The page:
Michele Richardson has seen a lot of different critters during her nearly weekly trips to her lot on Poplar Hill on Brassua Lake.
There’s the raccoon that visits each night, eager to find a way into the trash can. There were the mother bear and her three cubs that decided to take a dip in the cool waters of Brassua, which sits between Rockwood and Jackman, northwest of Greenville.
But last week, Richardson saw something she’d never seen before. Luckily, she had a camera with her.
“We were probably 50 feet away [from the animal], sometimes less,” Richardson said via email. “I cropped and zoomed a few. The best [photo is attached]. It is the best view of the whole animal.
“It appeared to be gray, had long tufts on its ears and looked to be about three or four feet maybe?” she wrote. “It was swimming in the middle of the lake, quite far from shore; we hope it made it. Id didn’t seem scared of the boat, sometimes swimming toward us. We think it was a lynx.”
Brassua Lake is a big piece of water, sprawling over more than 8,000 acres. An animal swimming in the middle of the lake must be a pretty accomplished swimmer, I figured. So I sent the photo along to Jennifer Vashon, a biologist with the Maine Department of Inland Fisheries and Wildlife.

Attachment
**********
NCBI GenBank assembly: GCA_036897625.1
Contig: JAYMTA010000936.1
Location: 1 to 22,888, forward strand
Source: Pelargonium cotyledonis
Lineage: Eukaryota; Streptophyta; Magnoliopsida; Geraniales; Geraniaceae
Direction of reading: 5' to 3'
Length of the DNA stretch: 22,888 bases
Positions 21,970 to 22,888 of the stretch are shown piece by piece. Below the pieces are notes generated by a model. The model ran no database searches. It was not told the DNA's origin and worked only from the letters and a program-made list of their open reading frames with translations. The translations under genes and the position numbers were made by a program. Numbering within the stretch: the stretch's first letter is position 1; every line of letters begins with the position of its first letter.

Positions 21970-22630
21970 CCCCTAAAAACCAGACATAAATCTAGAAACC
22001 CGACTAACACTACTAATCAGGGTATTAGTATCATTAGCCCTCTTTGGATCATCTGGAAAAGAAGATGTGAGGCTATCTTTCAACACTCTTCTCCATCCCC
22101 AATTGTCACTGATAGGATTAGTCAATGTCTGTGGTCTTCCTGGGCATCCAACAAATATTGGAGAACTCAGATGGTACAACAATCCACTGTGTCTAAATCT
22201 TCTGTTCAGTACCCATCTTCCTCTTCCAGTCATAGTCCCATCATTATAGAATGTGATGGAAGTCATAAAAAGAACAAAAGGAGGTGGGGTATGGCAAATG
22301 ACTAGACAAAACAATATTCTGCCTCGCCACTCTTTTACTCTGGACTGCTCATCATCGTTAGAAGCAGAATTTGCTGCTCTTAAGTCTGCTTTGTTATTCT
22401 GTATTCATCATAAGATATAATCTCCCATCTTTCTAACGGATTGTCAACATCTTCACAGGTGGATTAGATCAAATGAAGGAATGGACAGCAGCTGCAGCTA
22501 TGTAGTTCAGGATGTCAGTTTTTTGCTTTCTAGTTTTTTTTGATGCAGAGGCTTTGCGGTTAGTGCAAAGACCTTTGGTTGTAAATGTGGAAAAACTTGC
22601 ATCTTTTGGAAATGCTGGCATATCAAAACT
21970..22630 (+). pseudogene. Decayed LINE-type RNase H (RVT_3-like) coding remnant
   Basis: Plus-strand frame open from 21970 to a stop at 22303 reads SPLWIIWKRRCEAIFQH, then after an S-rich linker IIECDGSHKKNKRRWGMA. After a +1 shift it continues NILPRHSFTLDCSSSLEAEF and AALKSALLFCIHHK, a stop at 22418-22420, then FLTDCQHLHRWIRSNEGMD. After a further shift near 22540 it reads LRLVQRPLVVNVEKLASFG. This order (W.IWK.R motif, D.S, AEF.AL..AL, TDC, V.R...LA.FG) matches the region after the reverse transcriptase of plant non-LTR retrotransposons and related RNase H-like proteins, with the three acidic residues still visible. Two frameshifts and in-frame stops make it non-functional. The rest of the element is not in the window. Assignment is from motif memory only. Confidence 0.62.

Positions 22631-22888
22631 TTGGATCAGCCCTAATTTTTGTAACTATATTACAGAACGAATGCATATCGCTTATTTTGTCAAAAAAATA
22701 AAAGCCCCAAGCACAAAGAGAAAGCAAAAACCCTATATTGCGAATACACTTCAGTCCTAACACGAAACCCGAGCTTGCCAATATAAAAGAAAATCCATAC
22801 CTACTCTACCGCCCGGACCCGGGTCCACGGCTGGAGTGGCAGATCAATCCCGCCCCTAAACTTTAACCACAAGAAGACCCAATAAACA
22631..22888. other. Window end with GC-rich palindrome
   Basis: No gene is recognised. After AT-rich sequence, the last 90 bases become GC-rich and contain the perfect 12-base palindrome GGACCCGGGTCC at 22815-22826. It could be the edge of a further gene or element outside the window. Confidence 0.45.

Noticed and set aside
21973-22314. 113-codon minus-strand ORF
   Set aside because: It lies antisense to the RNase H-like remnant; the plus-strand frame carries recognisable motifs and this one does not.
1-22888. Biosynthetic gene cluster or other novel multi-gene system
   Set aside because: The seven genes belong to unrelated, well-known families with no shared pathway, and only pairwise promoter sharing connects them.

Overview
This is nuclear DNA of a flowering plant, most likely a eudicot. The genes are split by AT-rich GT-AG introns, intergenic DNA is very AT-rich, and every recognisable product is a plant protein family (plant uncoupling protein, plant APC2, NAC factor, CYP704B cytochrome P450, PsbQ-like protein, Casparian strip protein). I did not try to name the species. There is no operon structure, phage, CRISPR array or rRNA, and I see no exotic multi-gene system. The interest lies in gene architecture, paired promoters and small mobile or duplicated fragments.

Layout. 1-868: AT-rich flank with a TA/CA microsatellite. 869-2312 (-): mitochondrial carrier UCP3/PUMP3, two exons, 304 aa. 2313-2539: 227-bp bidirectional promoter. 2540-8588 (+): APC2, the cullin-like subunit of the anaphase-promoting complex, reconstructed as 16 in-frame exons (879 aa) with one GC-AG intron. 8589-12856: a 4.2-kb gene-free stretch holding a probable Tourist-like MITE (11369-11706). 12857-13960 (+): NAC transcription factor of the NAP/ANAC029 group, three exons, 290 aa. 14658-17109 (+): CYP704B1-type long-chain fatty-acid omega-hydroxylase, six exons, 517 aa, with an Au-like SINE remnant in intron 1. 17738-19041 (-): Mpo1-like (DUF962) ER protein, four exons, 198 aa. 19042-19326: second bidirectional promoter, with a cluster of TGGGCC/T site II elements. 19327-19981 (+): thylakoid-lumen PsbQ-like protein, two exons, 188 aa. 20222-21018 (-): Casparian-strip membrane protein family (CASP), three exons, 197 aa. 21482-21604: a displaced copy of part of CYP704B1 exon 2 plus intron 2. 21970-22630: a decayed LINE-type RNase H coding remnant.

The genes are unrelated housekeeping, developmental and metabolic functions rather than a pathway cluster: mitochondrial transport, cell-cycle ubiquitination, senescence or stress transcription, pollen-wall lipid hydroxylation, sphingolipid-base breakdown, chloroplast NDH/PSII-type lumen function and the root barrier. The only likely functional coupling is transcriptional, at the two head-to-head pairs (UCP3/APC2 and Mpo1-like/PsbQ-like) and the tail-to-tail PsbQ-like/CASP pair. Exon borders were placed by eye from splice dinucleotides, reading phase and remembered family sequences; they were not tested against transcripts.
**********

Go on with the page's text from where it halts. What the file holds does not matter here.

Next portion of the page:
Vashon studies the federally threatened Canada lynx, and I figured she’d be the best person to properly identify Richardson’s swimming feline. She’d also be best to answer another question: Do lynx typically go for long-distance swims?
Vashon was quick to reply, and her input was helpful.
“Well, it is likely a lynx,” Vashon wrote back. “Unfortunately, the feet and tail (most distinguishing characteristics) are not visible in the photo. What is apparent is that it is a cat (you’re welcome) and it is either a bobcat or a lynx given the ear tufts; if the ear tufts were short [less than one-half inch] it would clearly be a bobcat, but because the tufts are longer it could be either lynx or bobcat.”
Still, Vashon opted to call the critter a lynx … almost.
“Given the location (Brassua Lake), longer ear tufts, and grey coat (we call it pelage) I would say it is more likely a lynx than a bobcat … nice hedging,” she wrote.
And Vashon said that the big-footed cats seem to swim quite regularly.
“I have received several photos over the years of lynx swimming. So it appears that they don’t mind taking a swim,” she wrote. “Lynx appear to be good swimmers, but during our study of lynx in northern Maine, we found a lynx that had died after apparently trying to swim across a fast-moving river following a recent fall rainstorm.”
Richardson did end up with quite a tale to tell, though: There just aren’t that many lynx out there in the Maine woods.
Vashon said the DIF&W thinks there are at least 750 to 1,000 adult lynx in northern and western Maine, and the cats appear to be expanding into eastern sections of the state.